A few months later, I received a handful of ashes from one of our former neighbors which he suggested belonged to Yoshiya. I could not even cry to see a lifeless form of Yoshiya who had left with his sister, cheerfully saying good-by to us on that morning. He was our first son, born after four daughters. He grew to be a sturdy and healthy boy, who was nurtured by unlimited love and great expectations. On days off, I used to go to the field in Mitaki-cho to farm to help to alleviate the food shortage. Yoshiya used to follow me and waited until I finished farming when it grew dark. He would stay alone in the large field with no friends or playthings. He did not look bored at all. When I finished farming, we would go home together.

  On April 1, 1945 he entered Misasa National Elementary School. We held a small celebration for his entrance with festive red rice. He happily went to school, together with his sister and his friends, every day. One day at dinner time he told us a funny story. He said, “Today the teacher asked me to tell a story, so I went up to the platform and told the story like this. One day an old woman was doing the washing in the river. Then some clothes came floating down from upstream. She counted the clothes 1-mai, 2-mai, san-mai and 4-mai, which also means ending, and then I got down from the platform.” He played on the words with a sense of humor, which made us burst into laughter. Yoshiya was a cheerful and lively, and yet a somewhat shy, boy. He was always hanging around me, wanting to be with me.

  Was he blown away by a violent blast, trapped under the collapsed building and burned from the lower part of his body, unable to escape from the threatening violent flames? He might have asked for help, calling out his parents' names. I could never think of a more miserable thing. This miserable thing happened to tens of thousands of people at that time in Hiroshima. Many people escaped from the scene by themselves, begging forgiveness with their hands pressed together, when they heard the voice of victims asking for help. They could do nothing but run away without helping victims because of the threatening flames. After the fires went out, a lot of the bodies of victims were piled up and cremated like fish or garbage, and I was given one of the ashes among them.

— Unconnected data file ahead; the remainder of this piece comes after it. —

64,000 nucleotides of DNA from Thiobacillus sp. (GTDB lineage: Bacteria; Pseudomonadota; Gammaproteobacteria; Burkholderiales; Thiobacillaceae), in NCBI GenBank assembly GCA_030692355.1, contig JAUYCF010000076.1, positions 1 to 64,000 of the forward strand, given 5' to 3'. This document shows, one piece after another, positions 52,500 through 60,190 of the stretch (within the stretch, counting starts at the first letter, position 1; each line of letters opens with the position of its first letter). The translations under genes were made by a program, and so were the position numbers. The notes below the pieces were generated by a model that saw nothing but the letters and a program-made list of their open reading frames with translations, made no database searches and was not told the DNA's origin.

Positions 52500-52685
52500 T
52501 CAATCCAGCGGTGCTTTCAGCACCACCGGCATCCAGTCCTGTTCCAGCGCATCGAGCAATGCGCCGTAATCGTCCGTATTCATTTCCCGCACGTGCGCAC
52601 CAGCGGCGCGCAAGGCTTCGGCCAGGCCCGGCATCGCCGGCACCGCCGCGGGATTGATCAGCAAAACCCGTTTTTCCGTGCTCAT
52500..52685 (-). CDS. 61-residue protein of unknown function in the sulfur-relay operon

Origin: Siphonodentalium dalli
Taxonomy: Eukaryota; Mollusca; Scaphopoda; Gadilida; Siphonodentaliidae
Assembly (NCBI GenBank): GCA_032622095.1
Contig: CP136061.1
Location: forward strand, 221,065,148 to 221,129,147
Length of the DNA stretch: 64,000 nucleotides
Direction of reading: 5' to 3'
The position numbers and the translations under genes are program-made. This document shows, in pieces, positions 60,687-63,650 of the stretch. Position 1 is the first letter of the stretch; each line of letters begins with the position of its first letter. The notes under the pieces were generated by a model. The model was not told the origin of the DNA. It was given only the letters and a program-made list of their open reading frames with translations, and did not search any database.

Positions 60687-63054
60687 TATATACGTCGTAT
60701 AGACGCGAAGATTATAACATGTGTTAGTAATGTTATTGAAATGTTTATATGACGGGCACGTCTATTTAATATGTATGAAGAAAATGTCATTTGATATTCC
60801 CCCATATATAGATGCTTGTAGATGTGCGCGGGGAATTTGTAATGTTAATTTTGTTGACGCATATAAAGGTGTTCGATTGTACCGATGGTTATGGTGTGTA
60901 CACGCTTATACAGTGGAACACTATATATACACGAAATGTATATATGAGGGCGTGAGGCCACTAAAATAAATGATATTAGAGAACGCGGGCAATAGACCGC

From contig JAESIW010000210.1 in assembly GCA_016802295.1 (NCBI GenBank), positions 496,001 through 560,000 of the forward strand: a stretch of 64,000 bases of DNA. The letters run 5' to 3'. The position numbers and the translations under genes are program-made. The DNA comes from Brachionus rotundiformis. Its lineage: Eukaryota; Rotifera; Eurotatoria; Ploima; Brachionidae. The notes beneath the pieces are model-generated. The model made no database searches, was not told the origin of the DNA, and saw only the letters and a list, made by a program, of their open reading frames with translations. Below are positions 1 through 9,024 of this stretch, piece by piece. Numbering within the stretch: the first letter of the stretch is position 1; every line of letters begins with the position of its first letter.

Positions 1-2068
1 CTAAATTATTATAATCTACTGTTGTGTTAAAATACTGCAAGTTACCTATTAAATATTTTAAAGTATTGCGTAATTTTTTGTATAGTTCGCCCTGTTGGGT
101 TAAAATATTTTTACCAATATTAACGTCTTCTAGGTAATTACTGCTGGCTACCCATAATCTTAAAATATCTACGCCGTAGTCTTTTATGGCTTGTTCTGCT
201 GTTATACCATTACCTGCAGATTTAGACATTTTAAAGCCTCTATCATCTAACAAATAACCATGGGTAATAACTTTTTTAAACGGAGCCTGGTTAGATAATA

Over these 26 years, Yoshiya has sometimes appeared in my dreams. The ruins in the city were cleared away or deteriorated, but the tragic memory of us bereaved families will never fade away for many years to come in the future. We still remember the agony we experienced as though that happened only yesterday. We can do nothing but pray for the repose of the souls of the victims now that 26 years have passed.

  I wonder why the United States dropped the A-bomb on the center of this densely populated city. I know people have been discussing the motivation for the A-bombing from the military and political viewpoint. I think they should have taken an alternative means to convince Japan to surrender. They could have shown the strong power of the A-bomb by dropping it on an uninhabited island. I may say that their merciless conduct came from their racial discrimination against Japanese. For half a century since the war people have developed space technology as well as nuclear weapons. If nuclear war should break out, all living things, including humankind would be annihilated and the earth would surely become a desert like the moon. We survivors will keep appealing for no more Hiroshimas and an anti-war spirit as long as we live.

In Memoriam

Dear little Yoshiya,
Today is August 6, the anniversary of your death.
On that day
You left home for school,
your big air-raid hood hanging
from your shoulder
and nodding to each of my words.
Your image inprinted in my mind will never disappear from my memory
When you were blown away by the intense blast
and trapped under the pillar of the collapsed house
and were burned alive from your feet
You must have called your parents' names.
You must have kept crying,
blaming your parents who did not come to help you.
I am almost going crazy when I think of your agony then.

Please forgive your father.
At that same time I was trapped under the house
and severely injured with fragments of glass blown by the blast
and came close to dying due to bleeding.

I could not help your mother
or our relatives' mother and daughter.

I had no choice but to ask their forgiveness,
just shedding tears of blood.

I have almost come to the age of seventy.
I have little time until the end of my life.
I am looking forward to talking with your grandmother,
your mother, and other deceased people at heaven.

I will visit the grave of you and your mother.
Please let me hear your silent voice.
I will offer you your favorite figs.
Please eat them to my heart's content.

Written by Shoichi Uchiyama (Yokogawa, Hiroshima)

Death in the Atomic boming :
Yoshiya Uchiyama(a first grader at Misasa National Elementary School)